Therefore, whatever you want others to do for you, do also the same for them, for this is the Law and the Prophets. (Matt. 7:12)
This verse, commonly referred to as the Golden Rule, is found at the very end to the Sermon on the Mount and serves ultimately as a one sentence summary of Jesus' teaching in the sermon on the Law.
[[find the details about the emperor who had it on the wall in gold for this margin note.::rmn]]
While this command is perhaps one of the most commonly cited verses in the Bible, it is regularly misapplied. It is often treated like some form of Christian karma. If I treat people nicely, then people will be nice back. But this is not karma.
This passage says nothing about how others will treat you. The statement concerning the actions of others is aspirational (how you would like others to treat you), not actual (how they will treat you).
In fact, Jesus has already addressed how people will often respond to his disciples. He did so at the beginning of the sermon in chapter 5:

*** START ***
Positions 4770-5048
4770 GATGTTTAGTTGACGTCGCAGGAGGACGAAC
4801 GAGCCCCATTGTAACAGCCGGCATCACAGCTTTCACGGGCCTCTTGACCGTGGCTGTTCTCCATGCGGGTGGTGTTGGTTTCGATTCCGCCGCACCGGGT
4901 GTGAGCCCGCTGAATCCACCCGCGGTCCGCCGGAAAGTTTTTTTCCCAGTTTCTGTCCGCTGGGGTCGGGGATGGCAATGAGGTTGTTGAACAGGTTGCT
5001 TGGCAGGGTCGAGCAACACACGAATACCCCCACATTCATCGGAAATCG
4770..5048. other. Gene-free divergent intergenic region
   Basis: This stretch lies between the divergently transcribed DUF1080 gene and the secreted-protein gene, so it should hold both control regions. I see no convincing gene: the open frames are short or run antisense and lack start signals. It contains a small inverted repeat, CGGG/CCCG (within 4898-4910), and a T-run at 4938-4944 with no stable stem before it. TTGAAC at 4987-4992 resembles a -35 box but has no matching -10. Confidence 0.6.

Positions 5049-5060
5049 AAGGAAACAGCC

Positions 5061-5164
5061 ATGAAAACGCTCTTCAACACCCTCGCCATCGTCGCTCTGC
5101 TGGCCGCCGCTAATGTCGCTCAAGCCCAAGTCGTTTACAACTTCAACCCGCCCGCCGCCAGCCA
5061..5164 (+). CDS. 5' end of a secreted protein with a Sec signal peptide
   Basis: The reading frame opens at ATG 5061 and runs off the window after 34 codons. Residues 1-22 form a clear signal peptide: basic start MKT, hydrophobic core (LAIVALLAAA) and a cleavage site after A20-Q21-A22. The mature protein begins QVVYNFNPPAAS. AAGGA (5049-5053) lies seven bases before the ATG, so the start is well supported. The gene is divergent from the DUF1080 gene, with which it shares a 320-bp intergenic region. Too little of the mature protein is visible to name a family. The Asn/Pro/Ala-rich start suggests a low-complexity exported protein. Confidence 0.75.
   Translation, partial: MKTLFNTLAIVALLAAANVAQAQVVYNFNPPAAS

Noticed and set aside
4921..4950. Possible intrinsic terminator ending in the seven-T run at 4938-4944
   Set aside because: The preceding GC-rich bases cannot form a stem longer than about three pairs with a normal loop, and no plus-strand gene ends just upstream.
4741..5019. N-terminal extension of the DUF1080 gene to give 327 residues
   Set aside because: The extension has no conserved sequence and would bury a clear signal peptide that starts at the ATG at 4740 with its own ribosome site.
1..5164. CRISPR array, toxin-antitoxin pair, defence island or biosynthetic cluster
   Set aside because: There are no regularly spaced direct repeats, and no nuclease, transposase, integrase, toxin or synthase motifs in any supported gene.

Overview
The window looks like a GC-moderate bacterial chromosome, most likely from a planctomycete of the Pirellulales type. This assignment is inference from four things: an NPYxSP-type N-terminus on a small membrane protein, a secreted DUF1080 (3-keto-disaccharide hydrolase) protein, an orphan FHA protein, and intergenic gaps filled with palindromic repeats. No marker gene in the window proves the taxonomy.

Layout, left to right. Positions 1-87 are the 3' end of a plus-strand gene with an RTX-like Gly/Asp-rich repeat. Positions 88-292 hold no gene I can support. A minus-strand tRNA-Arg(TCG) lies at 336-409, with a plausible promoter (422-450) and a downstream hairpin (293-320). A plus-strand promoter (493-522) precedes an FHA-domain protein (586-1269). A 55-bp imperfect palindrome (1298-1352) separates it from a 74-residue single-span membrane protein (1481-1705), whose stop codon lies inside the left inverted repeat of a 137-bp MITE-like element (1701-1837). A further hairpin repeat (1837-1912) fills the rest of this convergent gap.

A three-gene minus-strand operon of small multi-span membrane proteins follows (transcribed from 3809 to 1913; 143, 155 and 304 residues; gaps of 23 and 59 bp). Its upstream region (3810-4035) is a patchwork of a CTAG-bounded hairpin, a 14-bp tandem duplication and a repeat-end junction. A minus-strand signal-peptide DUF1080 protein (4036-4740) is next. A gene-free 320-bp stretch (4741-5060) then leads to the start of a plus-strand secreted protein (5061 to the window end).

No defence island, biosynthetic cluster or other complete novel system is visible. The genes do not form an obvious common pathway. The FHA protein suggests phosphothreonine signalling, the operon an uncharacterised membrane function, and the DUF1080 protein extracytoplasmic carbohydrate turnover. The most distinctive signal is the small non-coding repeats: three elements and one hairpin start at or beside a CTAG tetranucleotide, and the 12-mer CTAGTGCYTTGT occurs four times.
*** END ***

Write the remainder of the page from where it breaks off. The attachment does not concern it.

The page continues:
You are blessed when they insult you and persecute you and falsely say every kind of evil against you because of me. Be glad and rejoice, because your reward is great in heaven. For that is how they persecuted the prophets who were before you. (Matt. 5:11)
Jesus doesn't teach karma here. He's teaching the opposite. Jesus is saying his disciples, citizens of the kingdom, treat others with grace, honor, and respect (the way we would want to be treated), regardless of how others treat them.
The Golden Rule provides a concise summary statement for the overall ethic of the entire Sermon on the Mount. This ethic can be called the kingdom ethic and is testimonial in nature. Jesus calls his disciples to a [[Testimonial Ethic]] in the beginning of the Sermon, noting that the good deeds of the kingdom are done so that others might see them and glorify God as a result (Mt. 5:13-16). Developing a kingdom ethic that provides testimony to the power of the gospel to change the human heart, is one aim of [[Transformational Discipleship]].